By widening our view of what win, lose and score mean, and by layering these elements in hierarchies to support simple freedom to play without failure at the base level, and to support the quest for fiero at the higher level, we can build games with a much greater audience appeal. That’s the theory, at least. In practice, the games industry and the Hardcore community are so addicted to fiero, we may struggle to make this transition, even though without it we will increasingly labour to make back the development costs of games whose budgets are already in excess of their likely returns.

The opening image is Bayu Utomo's Win or Lose, from the Guandong Museum of Art. I was struck by this piece  as the arms held aloft is a universal symbol of fiero. As ever, no copyright infringement is intended, and I will take the image down if asked.


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For interactive storytelling (which I'm considering calling "drama games" as its five syllables fewer and much more semantically clear to people in the industry) where you've got no lose state but a dynamic win state (which distinguishes it formally from adventure games) I'm thinking of metrics more in terms of recognizing interesting dynamics. For instance, the most obvious dynamic, you can play your protagonist as good, evil, or in between, and recognize the places along this spectrum where the conflict is most interesting. For instance, totally back-stabbing and malicious is more interesting than a guy who kicks his cat once or twice, since its more dramatically consistent, and a guy who is zen ambivilant is more interesting than someone who displays a more practical ambivilance that doesn't catalyze as much conflict. Think of it as a wave along an X axis, you try to set-up the metrics so the player enganges a feedback loop and finds themselves in the most interesting regions of state space. Of course, things get really fascinating when you introduce multiple dynamics that have confluences with each other, like an generally evil guy who is highly devoted to his little sister. This encourages the player to express themselves through the character, carving their own contradictions and quirks, and finding an agency on a whole other level than Mario getting the 3-up with Yoshi on the castle roof after finding all the stars.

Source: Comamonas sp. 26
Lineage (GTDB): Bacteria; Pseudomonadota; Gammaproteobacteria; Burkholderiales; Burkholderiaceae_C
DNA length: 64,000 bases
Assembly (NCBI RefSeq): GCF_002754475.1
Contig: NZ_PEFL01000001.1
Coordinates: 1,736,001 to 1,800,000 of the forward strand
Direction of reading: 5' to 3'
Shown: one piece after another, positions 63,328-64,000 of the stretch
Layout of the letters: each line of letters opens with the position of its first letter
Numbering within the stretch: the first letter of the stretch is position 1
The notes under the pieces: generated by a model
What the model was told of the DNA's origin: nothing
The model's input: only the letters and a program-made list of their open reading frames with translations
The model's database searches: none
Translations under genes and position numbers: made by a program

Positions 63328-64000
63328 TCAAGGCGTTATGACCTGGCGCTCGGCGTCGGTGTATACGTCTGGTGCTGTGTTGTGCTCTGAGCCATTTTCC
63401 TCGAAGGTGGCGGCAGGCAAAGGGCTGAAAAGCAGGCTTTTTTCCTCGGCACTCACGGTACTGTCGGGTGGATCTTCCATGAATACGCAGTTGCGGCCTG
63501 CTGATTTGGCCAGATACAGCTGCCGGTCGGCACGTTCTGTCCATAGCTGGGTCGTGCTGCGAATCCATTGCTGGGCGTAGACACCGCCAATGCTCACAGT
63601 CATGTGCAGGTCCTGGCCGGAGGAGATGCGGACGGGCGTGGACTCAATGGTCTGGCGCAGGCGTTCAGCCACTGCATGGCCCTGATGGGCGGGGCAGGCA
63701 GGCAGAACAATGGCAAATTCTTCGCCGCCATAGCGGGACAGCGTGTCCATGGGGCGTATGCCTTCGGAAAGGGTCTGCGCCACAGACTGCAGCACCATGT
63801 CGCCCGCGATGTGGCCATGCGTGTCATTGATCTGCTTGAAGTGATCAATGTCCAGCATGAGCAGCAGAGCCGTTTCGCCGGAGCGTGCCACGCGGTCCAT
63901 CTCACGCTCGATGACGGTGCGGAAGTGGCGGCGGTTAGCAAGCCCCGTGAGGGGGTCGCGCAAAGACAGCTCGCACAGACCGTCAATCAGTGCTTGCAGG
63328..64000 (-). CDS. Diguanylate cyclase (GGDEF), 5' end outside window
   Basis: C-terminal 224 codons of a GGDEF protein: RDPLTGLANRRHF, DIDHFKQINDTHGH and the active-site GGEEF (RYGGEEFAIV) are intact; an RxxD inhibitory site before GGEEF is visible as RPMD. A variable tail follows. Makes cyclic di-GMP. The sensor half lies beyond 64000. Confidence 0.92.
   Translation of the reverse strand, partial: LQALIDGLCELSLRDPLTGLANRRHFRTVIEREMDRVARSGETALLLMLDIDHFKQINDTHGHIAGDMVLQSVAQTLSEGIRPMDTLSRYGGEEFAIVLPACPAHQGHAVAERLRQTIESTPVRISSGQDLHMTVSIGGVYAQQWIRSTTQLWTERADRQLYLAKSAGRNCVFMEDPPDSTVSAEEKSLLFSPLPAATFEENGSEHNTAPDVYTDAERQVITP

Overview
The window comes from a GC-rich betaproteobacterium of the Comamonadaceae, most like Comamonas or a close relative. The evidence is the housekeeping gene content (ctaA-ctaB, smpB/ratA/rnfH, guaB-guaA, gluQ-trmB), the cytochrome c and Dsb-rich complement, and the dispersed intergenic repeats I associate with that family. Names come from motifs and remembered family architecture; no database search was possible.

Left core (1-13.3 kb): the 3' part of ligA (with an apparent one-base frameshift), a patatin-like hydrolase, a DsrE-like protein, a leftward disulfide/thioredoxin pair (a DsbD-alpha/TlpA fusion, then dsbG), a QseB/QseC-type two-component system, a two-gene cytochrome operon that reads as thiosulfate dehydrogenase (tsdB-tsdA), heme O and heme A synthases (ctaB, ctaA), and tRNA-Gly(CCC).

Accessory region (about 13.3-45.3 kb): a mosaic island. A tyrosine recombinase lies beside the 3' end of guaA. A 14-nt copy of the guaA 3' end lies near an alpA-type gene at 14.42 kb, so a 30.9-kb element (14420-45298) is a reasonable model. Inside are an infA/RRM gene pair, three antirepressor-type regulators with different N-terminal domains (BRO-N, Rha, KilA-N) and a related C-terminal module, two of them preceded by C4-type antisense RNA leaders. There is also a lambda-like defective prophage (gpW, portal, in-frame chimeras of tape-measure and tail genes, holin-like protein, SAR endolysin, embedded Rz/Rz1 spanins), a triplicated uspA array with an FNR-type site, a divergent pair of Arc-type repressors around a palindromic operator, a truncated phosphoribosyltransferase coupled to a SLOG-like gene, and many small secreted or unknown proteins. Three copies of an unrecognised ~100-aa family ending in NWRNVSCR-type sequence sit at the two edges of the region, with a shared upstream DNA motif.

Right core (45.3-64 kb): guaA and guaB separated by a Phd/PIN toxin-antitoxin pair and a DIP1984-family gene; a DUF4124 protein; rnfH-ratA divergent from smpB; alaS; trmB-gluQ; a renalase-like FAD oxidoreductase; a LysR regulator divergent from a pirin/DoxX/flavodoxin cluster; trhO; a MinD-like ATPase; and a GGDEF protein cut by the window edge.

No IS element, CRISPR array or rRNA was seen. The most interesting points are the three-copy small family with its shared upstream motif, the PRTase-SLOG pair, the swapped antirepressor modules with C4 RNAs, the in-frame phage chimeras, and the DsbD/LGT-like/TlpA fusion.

Then theres the issue of player metrics as feedback mechanisms in general, well illustrated by Craig Perko's Pattern Adaptation Control theory. He was working on a simple 2D shooter where difficulty, gun preferences and narrative affinities (towards certain characters or ideologies) would affect dynamically created content tailored by those metrics. Sadly he lost code on it and started on another project, but you get the idea.

I discuss the benifits of metrics in a post of mine about a month ago, where I append the MDA framework (Mechanics, Dynamics, Aesthetics) with an M for metrics, making it MDMA. This sort of meta-system can be drafted during initial prototyping and helps give a sense of the dynamics, enabling better content production.

I read the post you allude to here; there's a lot of good stuff fermenting at your blog. I look forward to seeing it all take fruit in due time.

'Drama games' - yes, it seems so obvious! I'm keen to adopt this term (or at least give it a test drive and see if it sticks). We could give up the long and arduous debate to agree on common definitions for 'interactive storytelling' (and/or 'interactive narrative') and instead coin a new genre term.

I have a tendancy to repeat a lot of things that can't possibly be useful for at least a year, so heres an idea for the near term:
I've been thinking of ways for a Fireball sequel to have not only performance metrics (quickly the player handles verticle platforming, how good the player is at horizontal platforming, combo averages, fuse timings) but also preference metrics (anti-gravity/abstracted fields versus concrete archetechtures, stage preferences, puzzle vs. challenge vs. fun) and have this system feedback into a dynamic content creation algorithm that takes content primitives (such as objects) and assembles them into cohesive designs as they player goes. So the tutorial aspect and the path aspect will be one, the player's response to the learning curve would be able to parametize the macro content within the first twenty minutes of play, or less. We can discuss this in greater detail next week.

I have wondered about dynamic content generation for Fireball; it's a non-trivial problem, and the expense of developing such a system is not necessarily warranted for a project of this scale. Frankly, I'm not sure we should be banking upon a sequel for Fireball; we might get it, but it's by no means certain. It's a treacherous business, making games. :)